Bakken Information Overload

For this month's issue, we had a layout logistics problem. Following the three-day Bakken event our team helped organize and produce content for, we were overwhelmed with story ideas, hard facts and info. Check it out here.
By Luke Geiver | September 15, 2015

For this month’s issue, we had a layout logistics problem. Following the three-day Bakken event our team helped organize and produce content for, we were overwhelmed with story ideas, hard facts and unique perspective. Our embarrassment of riches included beautiful imagery, complex charted information and recordings of multiple conversations suitable for individual feature stories. As you know, regarding the Bakken, there is a lot to read, write and talk about, and spending three days with experts and executives from oil producing firms, midstream entities and service companies—established or startup—is a great situation to be in, at least until it’s time to condense that information into anything  short of a Bakken documentary novel.

In “Exhibiting Bakken’s Mood,” on page 22, we wanted to capture the sentiment and takeaways from the July Bakken event held in Grand Forks, North Dakota. Patrick Miller accomplishes that in a special double feature ripe with images of speakers, lists of facts shared, charts explained and as the title indicates, moods felt about the state of the Bakken. His recap sheds light on several topics ranging from Continental Resource’s objective in fighting the U.S. crude oil export ban to future Bakken activity levels predicted by Houston-based energy analyst firms. The section on a multiwell pad project that suggests current setback limits in North Dakota are inappropriate was the topic of a blog written by our team the week after the event. If the print recap of the project generates anywhere near the interest it did online, I know our inboxes will be constantly dinging with requests for more information.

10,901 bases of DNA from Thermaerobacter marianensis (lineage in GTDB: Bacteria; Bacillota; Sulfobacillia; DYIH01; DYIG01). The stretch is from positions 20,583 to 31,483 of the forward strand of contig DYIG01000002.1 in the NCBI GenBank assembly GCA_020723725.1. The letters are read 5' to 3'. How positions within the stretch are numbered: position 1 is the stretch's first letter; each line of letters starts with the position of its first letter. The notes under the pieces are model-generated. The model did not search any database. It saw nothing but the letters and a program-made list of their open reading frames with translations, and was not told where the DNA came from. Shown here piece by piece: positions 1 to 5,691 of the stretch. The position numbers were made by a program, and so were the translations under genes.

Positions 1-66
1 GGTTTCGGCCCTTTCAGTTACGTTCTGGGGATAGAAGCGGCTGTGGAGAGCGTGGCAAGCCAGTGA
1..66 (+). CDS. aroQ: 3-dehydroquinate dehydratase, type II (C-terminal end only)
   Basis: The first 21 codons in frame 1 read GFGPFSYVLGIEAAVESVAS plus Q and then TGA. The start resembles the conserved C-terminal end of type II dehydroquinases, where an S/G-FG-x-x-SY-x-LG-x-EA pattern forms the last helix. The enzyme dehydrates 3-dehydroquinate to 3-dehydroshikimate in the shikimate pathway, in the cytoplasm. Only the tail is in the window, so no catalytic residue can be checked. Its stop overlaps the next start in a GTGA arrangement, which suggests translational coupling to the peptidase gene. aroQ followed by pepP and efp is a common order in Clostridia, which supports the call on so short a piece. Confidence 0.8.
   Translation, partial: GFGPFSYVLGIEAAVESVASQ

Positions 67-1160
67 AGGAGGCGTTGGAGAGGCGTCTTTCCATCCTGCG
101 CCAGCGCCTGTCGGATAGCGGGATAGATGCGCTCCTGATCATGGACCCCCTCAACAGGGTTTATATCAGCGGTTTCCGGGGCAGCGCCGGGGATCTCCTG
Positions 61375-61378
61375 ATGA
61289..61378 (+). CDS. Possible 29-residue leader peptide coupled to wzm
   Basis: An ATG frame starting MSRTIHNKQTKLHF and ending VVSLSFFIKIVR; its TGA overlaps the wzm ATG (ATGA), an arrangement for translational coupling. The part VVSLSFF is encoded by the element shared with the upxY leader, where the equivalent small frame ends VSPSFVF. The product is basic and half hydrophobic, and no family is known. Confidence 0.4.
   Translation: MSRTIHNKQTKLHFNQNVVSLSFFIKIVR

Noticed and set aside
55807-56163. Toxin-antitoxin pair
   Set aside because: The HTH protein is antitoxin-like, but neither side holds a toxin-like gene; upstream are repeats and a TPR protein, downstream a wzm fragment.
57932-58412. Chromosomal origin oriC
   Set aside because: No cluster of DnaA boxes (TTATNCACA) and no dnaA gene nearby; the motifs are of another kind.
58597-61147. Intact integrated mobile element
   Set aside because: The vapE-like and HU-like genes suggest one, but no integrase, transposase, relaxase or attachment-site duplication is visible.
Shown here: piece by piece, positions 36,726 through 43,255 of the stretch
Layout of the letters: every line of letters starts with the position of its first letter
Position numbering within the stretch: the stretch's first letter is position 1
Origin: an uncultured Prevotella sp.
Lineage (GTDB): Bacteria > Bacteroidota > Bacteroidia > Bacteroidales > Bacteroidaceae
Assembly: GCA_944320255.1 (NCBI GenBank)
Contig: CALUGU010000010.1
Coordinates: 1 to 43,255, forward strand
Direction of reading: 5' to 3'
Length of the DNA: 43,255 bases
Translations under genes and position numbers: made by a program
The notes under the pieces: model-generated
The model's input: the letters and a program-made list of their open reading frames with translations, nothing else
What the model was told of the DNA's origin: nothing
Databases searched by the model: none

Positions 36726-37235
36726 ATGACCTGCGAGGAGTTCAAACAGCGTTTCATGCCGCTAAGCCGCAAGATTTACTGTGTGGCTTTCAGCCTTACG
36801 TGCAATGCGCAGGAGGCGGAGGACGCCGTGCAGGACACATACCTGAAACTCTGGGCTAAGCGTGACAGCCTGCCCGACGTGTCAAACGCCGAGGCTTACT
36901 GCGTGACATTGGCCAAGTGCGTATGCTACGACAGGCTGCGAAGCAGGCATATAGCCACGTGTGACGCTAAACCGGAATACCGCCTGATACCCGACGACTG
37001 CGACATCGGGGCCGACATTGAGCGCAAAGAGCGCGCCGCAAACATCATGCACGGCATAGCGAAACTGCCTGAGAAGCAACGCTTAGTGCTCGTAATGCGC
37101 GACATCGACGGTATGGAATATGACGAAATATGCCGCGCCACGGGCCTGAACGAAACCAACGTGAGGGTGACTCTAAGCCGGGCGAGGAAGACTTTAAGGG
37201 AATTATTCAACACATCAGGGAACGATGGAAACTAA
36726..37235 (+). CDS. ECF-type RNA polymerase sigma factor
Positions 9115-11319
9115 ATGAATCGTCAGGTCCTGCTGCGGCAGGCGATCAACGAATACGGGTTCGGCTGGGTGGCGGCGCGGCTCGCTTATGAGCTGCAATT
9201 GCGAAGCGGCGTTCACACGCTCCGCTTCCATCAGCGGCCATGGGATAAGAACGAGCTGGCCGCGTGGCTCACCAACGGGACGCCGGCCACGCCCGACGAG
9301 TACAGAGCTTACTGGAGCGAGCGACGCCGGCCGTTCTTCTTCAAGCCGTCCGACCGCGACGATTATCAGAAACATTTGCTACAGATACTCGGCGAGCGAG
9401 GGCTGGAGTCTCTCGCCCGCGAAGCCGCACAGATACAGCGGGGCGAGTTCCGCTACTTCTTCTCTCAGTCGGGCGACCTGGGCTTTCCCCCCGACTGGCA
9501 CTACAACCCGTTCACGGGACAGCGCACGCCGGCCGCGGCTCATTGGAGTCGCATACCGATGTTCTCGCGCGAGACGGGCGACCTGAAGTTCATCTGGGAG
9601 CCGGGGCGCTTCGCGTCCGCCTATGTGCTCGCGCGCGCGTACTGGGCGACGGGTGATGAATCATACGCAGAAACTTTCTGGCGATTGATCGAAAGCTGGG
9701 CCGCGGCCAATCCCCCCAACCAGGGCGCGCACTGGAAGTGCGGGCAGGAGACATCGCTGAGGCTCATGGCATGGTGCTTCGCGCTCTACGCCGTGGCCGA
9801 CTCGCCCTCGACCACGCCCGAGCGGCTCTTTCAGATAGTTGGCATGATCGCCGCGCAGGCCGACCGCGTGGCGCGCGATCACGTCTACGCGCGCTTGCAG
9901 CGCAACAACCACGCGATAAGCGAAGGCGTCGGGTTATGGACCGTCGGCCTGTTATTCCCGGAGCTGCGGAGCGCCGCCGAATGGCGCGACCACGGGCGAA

Mike Elliott, the main source in our look into shale play-based commercial and industrial real estate, is used to receiving requests for more information. His explanation of creating a shale play development timeline that compares one play to another was fascinating to learn about, and we’re confident everyone who picks up this issue will find it useful. Elliott also instilled confidence in us for the “Shale Play Real Estate” story simply by explaining his travel schedule to us––plus, we discovered our perspective in that story was spot on. When Elliott told us that he’s more than likely in a different energy hub city—Houston, Calgary, Willison—every week to talk with clients and assess the market in each location, we knew we were lucky to have caught him between flights and to have had the chance to bring valuable insight to life in a story. Enjoy the overload of information this month.

Luke Geiver
Editor
The Bakken magazine
lgeiver@bbiinternational.com